Origin of Report

1.2       This report is staff generated.

2.   Significance

2.1       The decision(s) in this report are of low significance in relation to the Christchurch City Council’s Significance and Engagement Policy.

2.1.1   The level of significance was determined by the impact of the decisions on the community.

 

3.   Staff Recommendations

That the Strategy and Finance Committee recommend to the Council that it receives this report.

 

 

 

4.   Key Points

Treasury Risk versus Policy Limits

4.1       Council's Net Debt for treasury risk management purposes is $713 million, $136 million lower than in June 2015.  Key movements over the year have been:

4.1.1   The February 2016 insurance settlement, which significantly increased cash holdings (and consequently lowered Net Debt).

4.1.2   Borrowing from Vbase Limited and Tuam Ltd – these subsidiaries have lent their insurance settlement to Council in order to obtain more favourable term deposit rates.  Most are expected to be repaid in 2016/17.

4.1.3   Continued growth in Council on-lending to Christchurch City Holdings Limited (CCHL), to fund Enable investments (up by $180.5 million over the year, to $388.5 million).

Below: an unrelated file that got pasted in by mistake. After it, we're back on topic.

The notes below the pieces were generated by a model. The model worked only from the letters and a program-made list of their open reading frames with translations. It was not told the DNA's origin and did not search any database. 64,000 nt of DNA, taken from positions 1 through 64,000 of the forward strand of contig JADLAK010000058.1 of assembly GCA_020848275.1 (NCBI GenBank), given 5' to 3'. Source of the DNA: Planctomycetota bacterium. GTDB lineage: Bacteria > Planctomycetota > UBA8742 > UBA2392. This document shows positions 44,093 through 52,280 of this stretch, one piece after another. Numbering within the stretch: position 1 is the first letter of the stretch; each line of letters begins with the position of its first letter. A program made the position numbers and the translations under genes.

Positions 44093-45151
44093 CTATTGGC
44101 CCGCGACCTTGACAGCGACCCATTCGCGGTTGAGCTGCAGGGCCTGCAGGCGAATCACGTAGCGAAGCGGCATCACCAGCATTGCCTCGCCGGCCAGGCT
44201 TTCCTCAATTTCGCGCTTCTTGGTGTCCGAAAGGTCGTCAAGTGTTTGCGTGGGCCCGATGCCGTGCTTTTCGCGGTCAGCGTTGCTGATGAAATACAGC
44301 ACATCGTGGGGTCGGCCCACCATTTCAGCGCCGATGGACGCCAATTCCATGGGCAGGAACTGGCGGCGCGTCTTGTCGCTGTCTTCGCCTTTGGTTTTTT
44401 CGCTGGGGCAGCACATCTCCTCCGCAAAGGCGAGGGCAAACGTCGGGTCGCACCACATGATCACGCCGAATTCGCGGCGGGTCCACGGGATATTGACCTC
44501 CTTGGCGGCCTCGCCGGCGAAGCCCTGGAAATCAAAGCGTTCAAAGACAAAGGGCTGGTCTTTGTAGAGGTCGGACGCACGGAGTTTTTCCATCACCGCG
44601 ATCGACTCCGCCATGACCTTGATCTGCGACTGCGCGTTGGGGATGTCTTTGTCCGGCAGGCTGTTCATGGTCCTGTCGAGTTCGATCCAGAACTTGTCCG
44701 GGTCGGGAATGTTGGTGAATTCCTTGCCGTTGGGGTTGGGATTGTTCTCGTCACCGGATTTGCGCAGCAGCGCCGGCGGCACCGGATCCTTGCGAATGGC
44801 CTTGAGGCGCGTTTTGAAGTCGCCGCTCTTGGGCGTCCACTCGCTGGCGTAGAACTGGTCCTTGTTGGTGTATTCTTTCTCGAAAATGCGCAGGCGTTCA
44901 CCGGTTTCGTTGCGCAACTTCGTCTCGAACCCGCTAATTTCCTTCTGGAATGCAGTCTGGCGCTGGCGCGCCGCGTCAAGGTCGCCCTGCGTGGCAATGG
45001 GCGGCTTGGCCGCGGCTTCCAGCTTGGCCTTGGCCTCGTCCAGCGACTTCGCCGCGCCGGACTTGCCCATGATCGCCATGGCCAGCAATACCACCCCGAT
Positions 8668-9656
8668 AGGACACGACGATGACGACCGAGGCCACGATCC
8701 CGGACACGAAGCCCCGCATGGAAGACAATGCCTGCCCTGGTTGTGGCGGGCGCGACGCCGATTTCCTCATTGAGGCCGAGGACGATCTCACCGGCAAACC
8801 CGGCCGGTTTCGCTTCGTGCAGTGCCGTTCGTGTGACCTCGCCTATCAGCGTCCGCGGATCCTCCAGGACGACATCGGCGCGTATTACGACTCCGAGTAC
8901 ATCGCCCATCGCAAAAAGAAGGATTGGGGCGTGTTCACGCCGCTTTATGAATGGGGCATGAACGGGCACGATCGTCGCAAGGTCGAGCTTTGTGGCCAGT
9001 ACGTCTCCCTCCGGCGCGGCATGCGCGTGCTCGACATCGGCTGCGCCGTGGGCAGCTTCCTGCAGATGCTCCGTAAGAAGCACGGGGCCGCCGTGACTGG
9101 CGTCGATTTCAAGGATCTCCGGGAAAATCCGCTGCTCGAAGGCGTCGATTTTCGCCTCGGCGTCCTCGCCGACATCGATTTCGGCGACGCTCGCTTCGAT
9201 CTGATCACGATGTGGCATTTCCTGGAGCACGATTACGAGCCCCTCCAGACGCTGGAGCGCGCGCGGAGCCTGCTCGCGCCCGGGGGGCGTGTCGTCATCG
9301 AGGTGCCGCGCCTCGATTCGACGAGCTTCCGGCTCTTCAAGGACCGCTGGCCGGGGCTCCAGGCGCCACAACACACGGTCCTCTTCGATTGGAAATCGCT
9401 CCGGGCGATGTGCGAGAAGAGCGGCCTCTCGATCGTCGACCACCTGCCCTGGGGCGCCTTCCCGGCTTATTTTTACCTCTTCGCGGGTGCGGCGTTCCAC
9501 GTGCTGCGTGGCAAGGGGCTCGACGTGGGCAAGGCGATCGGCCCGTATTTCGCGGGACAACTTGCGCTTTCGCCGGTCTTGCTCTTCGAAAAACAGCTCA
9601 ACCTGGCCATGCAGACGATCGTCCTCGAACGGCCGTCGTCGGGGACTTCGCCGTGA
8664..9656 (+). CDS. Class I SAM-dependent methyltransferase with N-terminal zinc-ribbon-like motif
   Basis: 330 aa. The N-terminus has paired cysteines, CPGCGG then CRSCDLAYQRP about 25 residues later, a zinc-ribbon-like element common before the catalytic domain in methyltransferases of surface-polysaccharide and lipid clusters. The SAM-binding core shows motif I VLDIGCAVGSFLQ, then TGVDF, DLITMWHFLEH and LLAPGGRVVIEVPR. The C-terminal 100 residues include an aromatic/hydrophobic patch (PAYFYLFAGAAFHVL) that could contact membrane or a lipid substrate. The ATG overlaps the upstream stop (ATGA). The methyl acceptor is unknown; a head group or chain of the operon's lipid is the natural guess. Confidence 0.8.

Current Debt and Investments versus June 2015

* Borrowing from Capital Endowment Fund (CEF) – ratepayer-funded interest is paid by Council to CEF, rather than CEF investing in low-returning external investments.  $31 million is still in external investments.

* Local Government Funding Agency (LGFA) Borrower Notes – Each time Council borrows from LGFA it must invest a small proportion into a matching LGFA Note to maintain LGFA’s required capital adequacy.

 

4.2       Treasury risk positions are within policy limits, except for interest rate re-pricing.  This temporary breach was approved at the 10 March 2016 Council meeting (details below).

Debtors

4.3       At 30 June 2016, the debtors' balance stood at $13.0 million, $11.9 million lower than reported in March 2016. The decrease is primary due to General Debtors which decreased by $12.3 million to $8.3 million at 30 June 2016. This change is due to a decrease in invoices for the Department of the Prime Minister and Cabinet from $10.1 million to $0.4 million and Vbase from $7.4 million to $4 million. This decrease in General Debtors was partially offset by a $1 million increase in Resource Management debt to $1.9 million.